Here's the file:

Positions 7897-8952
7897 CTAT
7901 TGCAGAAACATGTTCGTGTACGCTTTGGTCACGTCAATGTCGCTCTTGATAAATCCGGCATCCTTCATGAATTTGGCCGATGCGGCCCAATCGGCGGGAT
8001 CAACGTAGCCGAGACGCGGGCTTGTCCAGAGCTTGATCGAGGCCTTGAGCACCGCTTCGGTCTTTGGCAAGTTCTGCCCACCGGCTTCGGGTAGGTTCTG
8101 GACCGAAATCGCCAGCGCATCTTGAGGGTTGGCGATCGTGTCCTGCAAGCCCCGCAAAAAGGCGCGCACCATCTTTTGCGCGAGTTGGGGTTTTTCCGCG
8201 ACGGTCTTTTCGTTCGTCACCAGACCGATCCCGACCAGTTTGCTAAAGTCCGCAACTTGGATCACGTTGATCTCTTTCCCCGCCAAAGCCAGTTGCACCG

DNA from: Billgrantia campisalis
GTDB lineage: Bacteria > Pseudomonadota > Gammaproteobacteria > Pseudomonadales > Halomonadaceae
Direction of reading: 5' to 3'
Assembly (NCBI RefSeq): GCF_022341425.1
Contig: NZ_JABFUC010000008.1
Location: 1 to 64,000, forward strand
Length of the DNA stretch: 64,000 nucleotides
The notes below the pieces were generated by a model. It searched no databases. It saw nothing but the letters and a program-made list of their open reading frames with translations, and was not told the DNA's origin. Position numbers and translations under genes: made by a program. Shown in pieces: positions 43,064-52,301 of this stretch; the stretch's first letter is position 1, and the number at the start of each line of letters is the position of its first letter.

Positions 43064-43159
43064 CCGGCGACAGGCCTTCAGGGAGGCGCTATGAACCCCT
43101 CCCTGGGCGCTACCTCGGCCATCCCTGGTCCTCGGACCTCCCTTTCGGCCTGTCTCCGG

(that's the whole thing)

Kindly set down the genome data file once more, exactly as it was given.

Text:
Positions 7897-8952
7897 CTAT
7901 TGCAGAAACATGTTCGTGTACGCTTTGGTCACGTCAATGTCGCTCTTGATAAATCCGGCATCCTTCATGAATTTGGCCGATGCGGCCCAATCGGCGGGAT
8001 CAACGTAGCCGAGACGCGGGCTTGTCCAGAGCTTGATCGAGGCCTTGAGCACCGCTTCGGTCTTTGGCAAGTTCTGCCCACCGGCTTCGGGTAGGTTCTG
8101 GACCGAAATCGCCAGCGCATCTTGAGGGTTGGCGATCGTGTCCTGCAAGCCCCGCAAAAAGGCGCGCACCATCTTTTGCGCGAGTTGGGGTTTTTCCGCG
8201 ACGGTCTTTTCGTTCGTCACCAGACCGATCCCGACCAGTTTGCTAAAGTCCGCAACTTGGATCACGTTGATCTCTTTCCCCGCCAAAGCCAGTTGCACCG

DNA from: Billgrantia campisalis
GTDB lineage: Bacteria > Pseudomonadota > Gammaproteobacteria > Pseudomonadales > Halomonadaceae
Direction of reading: 5' to 3'
Assembly (NCBI RefSeq): GCF_022341425.1
Contig: NZ_JABFUC010000008.1
Location: 1 to 64,000, forward strand
Length of the DNA stretch: 64,000 nucleotides
The notes below the pieces were generated by a model. It searched no databases. It saw nothing but the letters and a program-made list of their open reading frames with translations, and was not told the DNA's origin. Position numbers and translations under genes: made by a program. Shown in pieces: positions 43,064-52,301 of this stretch; the stretch's first letter is position 1, and the number at the start of each line of letters is the position of its first letter.

Positions 43064-43159
43064 CCGGCGACAGGCCTTCAGGGAGGCGCTATGAACCCCT
43101 CCCTGGGCGCTACCTCGGCCATCCCTGGTCCTCGGACCTCCCTTTCGGCCTGTCTCCGG